• Upgrade the region’s infrastructure by connecting 3.9 million households and businesses to full-fibre Broadband including and South Coast rail capacity improvements
• 393 Post Banks in the South East providing face-to-face, relationship banking,
• Stamp out late payments
• Scrap quarterly reporting for the smallest businesses
• Fundamentally reform business rates

Stephen Morgan has a record of delivery when it comes to standing up for small business. He has created a support local campaign, worked closely with others over the crisis on our high streets, hosted roundtable action meetings with other SMEs, created local awards for business, backed Labour’s 5 point plan for the highstreets and regularly meets with business leaders.

Additional pledges in the 20-point plan include:

· A £250 billion UK National Investment Bank and network of Regional and National Development Banks to give small businesses and the industries of the future the funding they need.

· Stamping out late payments that hit smaller businesses.

· Providing free full fibre broadband to every business premises.

· Giving SMEs access to funding for training raised through the Apprenticeship Levy.

·Scraping quarterly reporting for businesses with a turnover of under £85,000.

· Using government procurement to support SMEs and economic growth.

· Fundamentally reforming the outdated business rates system, including switching to annual valuations.

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City MP and University of Portsmouth continue actions over Stanhope House crisis

In his latest in a series of actions to assist students affected by the accommodation crisis at Stanhope House, working alongside the university the city MP is demanding more answers from Prime Student Living (PSL), the provider in question.

Today’s letter follows a string of actions taken by the MP with local ward councillor Cal Corkery, student campaigners and in consultation with the vice-chancellor of the university.  So far including demanding an urgent meeting with the Government Minister responsible, hitting out at PSL, speaking with students affected, meeting with the university and visiting the site to see the problem first hand.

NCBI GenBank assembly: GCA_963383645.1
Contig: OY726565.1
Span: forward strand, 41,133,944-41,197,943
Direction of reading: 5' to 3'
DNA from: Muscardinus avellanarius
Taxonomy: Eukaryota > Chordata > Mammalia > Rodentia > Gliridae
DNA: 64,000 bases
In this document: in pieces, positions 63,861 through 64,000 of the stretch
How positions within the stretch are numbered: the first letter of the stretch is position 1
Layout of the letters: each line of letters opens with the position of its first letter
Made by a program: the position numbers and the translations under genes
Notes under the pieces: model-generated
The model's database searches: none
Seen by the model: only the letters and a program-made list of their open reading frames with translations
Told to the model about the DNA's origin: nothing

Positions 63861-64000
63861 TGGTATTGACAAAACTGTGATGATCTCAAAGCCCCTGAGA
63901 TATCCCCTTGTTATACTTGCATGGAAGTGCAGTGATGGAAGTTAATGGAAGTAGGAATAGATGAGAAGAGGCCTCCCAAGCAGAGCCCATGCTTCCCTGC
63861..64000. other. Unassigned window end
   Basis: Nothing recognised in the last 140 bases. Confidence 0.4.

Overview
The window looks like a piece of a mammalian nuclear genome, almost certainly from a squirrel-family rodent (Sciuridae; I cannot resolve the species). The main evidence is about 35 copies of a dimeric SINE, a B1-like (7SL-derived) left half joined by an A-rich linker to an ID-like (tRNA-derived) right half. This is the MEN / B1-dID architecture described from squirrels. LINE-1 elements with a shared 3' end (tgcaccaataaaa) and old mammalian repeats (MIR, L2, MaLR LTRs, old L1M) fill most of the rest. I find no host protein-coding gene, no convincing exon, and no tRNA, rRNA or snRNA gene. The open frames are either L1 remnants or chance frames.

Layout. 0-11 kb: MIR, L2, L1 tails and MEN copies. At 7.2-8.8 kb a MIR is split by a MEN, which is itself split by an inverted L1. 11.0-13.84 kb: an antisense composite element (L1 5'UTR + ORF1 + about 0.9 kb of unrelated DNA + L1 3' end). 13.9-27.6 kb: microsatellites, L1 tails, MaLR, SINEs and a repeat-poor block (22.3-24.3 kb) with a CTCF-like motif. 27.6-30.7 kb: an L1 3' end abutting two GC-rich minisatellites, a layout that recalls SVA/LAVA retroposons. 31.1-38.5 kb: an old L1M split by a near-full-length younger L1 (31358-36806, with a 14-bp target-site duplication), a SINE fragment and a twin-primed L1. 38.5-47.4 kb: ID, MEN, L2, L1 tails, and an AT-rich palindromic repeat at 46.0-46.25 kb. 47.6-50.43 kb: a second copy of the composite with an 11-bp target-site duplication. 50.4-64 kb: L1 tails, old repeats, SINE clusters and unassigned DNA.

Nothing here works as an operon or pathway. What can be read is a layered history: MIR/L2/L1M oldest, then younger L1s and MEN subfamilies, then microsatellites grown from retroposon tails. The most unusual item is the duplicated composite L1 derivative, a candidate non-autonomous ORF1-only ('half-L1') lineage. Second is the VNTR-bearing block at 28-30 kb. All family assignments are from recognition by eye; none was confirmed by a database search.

On his latest action Mr Morgan said:

“While dealing with the provider in question directly is just one of many ways to address this issue, I hope that the stern letter sent to PSL asking them to outline responses to my concerns will shed light on what the provider is doing to assist students affected.

PSL have in some instances been vague about certain aspects of their response to the situation, including reimbursement mechanisms, transparency about when they knew the project would not be finished and what support was offered, if any, to the 54 students who had their contracts torn up.

I will not leave any stone left un-turned when it comes to students’ academic futures, the Portsmouth community and the tax payers’ purse.”

Mr Morgan has advocated for an encompassing approach to this issue and has suggested that the problem lies with a regulatory gap that falls short when dealing with the private sector.

This is an issue he is addressing in Parliament after submitting a series of written questions and writing to the minister by urging Government to act and close the gap.

The Portsmouth South representative said:

“While individual private accommodation providers are at the surface level of the problem, this issue is much bigger.

The problem is this. The Office for Students (OfS) regulates universities but has no regulatory power over private student accommodation providers. There is a clear gap that needs closing.

A similar, albeit less severe, problem occurred last year with Crown Place and my information is that there are over 20 similar problems around the country this year.  We need to do more to protect students.

So far, I have spoken with students affected, met with the university, written to the regulator, corresponded multiple times with PSL, written to the relevant Minister and raised the issue through parliamentary questions. I will continue to take action until a solution is found to the wider problem.”

Mr Morgan’s letter today is in response to a letter sent to the MP on 4 October 2019 and was written with the support of the University of Portsmouth.